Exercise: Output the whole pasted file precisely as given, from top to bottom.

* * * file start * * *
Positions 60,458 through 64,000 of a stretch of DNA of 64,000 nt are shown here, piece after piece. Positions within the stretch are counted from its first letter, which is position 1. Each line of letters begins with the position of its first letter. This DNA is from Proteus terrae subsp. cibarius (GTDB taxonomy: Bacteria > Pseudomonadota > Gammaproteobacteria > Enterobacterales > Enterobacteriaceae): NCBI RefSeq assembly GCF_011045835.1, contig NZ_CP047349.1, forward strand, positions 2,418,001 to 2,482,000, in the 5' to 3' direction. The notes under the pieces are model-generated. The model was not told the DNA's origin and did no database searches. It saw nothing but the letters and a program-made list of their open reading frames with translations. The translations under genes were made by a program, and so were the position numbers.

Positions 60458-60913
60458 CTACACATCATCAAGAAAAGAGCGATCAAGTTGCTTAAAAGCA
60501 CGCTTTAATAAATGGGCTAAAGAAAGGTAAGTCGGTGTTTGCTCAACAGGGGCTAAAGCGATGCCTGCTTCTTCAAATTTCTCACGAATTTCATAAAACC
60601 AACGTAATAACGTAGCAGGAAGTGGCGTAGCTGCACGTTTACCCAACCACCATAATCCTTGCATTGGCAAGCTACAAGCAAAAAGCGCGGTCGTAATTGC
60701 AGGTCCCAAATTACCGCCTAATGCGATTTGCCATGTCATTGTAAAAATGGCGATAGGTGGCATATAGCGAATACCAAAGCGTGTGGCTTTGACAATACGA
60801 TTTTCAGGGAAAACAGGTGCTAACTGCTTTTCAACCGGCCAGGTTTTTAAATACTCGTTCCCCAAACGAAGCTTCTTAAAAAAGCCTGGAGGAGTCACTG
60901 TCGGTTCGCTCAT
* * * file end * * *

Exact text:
Positions 60,458 through 64,000 of a stretch of DNA of 64,000 nt are shown here, piece after piece. Positions within the stretch are counted from its first letter, which is position 1. Each line of letters begins with the position of its first letter. This DNA is from Proteus terrae subsp. cibarius (GTDB taxonomy: Bacteria > Pseudomonadota > Gammaproteobacteria > Enterobacterales > Enterobacteriaceae): NCBI RefSeq assembly GCF_011045835.1, contig NZ_CP047349.1, forward strand, positions 2,418,001 to 2,482,000, in the 5' to 3' direction. The notes under the pieces are model-generated. The model was not told the DNA's origin and did no database searches. It saw nothing but the letters and a program-made list of their open reading frames with translations. The translations under genes were made by a program, and so were the position numbers.

Positions 60458-60913
60458 CTACACATCATCAAGAAAAGAGCGATCAAGTTGCTTAAAAGCA
60501 CGCTTTAATAAATGGGCTAAAGAAAGGTAAGTCGGTGTTTGCTCAACAGGGGCTAAAGCGATGCCTGCTTCTTCAAATTTCTCACGAATTTCATAAAACC
60601 AACGTAATAACGTAGCAGGAAGTGGCGTAGCTGCACGTTTACCCAACCACCATAATCCTTGCATTGGCAAGCTACAAGCAAAAAGCGCGGTCGTAATTGC
60701 AGGTCCCAAATTACCGCCTAATGCGATTTGCCATGTCATTGTAAAAATGGCGATAGGTGGCATATAGCGAATACCAAAGCGTGTGGCTTTGACAATACGA
60801 TTTTCAGGGAAAACAGGTGCTAACTGCTTTTCAACCGGCCAGGTTTTTAAATACTCGTTCCCCAAACGAAGCTTCTTAAAAAAGCCTGGAGGAGTCACTG
60901 TCGGTTCGCTCAT